In a nationwide survey of cannabis-based therapy use among Americans who have multiple sclerosis (MS), it was found that nearly half of the respondents endorsed such products.
The patients had used these products primarily for nerve-based pain and sleep disturbances. Results found that the reported scores for perceived pain were generally worse among recent or current cannabis users.
The survey results were described in the study, “Cannabinoid use among Americans with MS: Current trends and gaps in knowledge,” that was published in the Multiple Sclerosis Journal – Experimental, Translational and Clinical.
Of the 1,217 survey respondents, a total of 1,027 (84%) answered the question about cannabis use in the past year. Among these, 427 (42%) had endorsed cannabis use and 386 (90%) of this subgroup used cannabis for medical purposes only or for medical and recreational purposes.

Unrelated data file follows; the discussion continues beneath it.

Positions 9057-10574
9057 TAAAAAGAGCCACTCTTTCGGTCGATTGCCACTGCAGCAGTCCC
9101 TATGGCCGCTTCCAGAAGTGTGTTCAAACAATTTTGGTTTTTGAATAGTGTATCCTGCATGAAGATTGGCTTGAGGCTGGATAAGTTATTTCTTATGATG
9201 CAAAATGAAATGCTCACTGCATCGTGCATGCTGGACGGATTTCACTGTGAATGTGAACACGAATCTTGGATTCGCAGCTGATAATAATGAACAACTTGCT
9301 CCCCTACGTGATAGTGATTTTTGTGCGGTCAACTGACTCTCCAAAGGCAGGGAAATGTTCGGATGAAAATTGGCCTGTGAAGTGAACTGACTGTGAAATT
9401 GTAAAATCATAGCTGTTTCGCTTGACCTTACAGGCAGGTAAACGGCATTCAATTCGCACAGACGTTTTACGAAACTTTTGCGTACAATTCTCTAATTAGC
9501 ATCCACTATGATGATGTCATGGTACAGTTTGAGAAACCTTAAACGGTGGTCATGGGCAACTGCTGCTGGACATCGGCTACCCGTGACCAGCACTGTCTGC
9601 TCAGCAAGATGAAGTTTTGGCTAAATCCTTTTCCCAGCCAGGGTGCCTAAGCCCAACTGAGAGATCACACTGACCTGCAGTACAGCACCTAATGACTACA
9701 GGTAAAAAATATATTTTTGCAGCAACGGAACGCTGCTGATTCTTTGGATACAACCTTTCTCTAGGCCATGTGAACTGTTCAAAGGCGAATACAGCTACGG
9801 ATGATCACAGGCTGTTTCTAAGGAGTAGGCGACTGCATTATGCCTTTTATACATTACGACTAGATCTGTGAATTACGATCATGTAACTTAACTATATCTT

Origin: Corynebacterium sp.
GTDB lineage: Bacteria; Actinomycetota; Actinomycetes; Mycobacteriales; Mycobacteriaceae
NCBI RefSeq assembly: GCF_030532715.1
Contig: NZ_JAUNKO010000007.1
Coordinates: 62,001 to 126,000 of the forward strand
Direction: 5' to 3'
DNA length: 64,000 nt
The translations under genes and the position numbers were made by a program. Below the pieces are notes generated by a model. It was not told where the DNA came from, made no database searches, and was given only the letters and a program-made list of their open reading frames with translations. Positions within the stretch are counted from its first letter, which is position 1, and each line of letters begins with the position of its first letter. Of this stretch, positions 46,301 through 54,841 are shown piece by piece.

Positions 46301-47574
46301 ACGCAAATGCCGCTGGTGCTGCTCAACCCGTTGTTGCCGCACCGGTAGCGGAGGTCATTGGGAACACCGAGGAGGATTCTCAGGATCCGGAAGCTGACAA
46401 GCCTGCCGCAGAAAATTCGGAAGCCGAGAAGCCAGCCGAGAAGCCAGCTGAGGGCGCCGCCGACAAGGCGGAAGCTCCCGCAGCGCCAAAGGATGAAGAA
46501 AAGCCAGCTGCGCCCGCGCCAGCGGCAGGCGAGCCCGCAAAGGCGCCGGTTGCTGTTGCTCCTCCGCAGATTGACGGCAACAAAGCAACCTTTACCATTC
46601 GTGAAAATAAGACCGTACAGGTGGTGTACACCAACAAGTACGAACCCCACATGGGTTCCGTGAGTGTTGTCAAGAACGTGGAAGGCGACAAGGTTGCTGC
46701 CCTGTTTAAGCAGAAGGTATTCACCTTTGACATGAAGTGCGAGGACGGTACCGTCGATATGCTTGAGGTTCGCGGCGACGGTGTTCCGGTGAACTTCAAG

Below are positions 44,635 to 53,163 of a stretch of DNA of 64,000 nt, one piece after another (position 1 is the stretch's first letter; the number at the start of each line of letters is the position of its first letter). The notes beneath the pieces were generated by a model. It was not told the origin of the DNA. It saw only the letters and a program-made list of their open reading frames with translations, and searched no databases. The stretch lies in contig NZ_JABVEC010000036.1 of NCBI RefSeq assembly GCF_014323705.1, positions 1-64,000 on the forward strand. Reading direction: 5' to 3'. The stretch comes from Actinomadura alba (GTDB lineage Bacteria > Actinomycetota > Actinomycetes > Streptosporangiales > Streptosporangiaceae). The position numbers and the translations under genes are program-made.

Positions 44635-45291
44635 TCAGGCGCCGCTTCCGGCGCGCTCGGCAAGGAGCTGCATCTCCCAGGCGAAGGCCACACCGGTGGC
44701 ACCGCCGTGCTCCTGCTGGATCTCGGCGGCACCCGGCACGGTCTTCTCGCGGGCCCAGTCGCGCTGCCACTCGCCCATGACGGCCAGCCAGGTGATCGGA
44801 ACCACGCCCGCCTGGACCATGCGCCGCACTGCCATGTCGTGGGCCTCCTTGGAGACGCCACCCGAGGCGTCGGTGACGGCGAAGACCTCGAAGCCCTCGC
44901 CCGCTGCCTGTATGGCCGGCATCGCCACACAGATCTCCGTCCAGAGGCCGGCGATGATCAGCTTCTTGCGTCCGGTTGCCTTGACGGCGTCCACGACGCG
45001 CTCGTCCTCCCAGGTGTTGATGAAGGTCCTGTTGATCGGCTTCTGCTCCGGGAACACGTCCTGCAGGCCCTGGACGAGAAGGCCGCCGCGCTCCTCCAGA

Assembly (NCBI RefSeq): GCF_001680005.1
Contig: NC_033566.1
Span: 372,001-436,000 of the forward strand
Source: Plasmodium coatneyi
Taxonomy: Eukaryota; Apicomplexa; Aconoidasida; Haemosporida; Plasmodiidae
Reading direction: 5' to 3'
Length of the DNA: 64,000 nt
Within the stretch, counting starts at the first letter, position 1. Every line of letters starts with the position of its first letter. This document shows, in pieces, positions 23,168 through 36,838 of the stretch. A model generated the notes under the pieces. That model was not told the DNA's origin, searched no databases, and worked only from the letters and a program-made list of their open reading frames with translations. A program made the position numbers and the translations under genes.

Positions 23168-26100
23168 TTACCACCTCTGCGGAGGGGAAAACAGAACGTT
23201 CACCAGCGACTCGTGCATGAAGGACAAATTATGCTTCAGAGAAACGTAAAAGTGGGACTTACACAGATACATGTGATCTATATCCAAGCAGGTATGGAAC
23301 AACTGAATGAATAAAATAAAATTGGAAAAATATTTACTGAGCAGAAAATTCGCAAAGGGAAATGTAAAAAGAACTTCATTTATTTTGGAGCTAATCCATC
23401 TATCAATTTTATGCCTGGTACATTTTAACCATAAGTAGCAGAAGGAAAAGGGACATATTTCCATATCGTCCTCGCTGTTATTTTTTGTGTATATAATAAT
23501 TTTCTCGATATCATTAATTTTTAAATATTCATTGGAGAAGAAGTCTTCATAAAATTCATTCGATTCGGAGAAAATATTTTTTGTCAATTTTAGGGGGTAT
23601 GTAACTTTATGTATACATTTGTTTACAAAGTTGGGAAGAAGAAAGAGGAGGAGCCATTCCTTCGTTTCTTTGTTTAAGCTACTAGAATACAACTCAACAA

The survey found that the respondent’s choice to use cannabis was mostly influenced by the patients’ own independent research or advice from family or friends. 18% discussed using cannabis with their healthcare provider, and less than 1% received provider assistance on the types of formulations available.
Among the 240 (56%) people who used marijuana as a sleep aid, 78% said it provided more than one sleep benefit. The ability to fall asleep was reported as the most common benefit by 82% of respondents.
This suggested “differential benefits for specific insomnia types, with greatest benefits reported for sleep initiation,” the researchers wrote.
The survey’s findings highlight “an immediate need for prospective, mechanistic studies focused on the effects of cannabinoids for chronic MS symptoms, as well as interactions between MS symptoms,” the researchers added.
They concluded that “cannabinoid use is common in MS [patients], despite a paucity of provider guidance,” suggesting “crucial gaps between community use and clinical care.”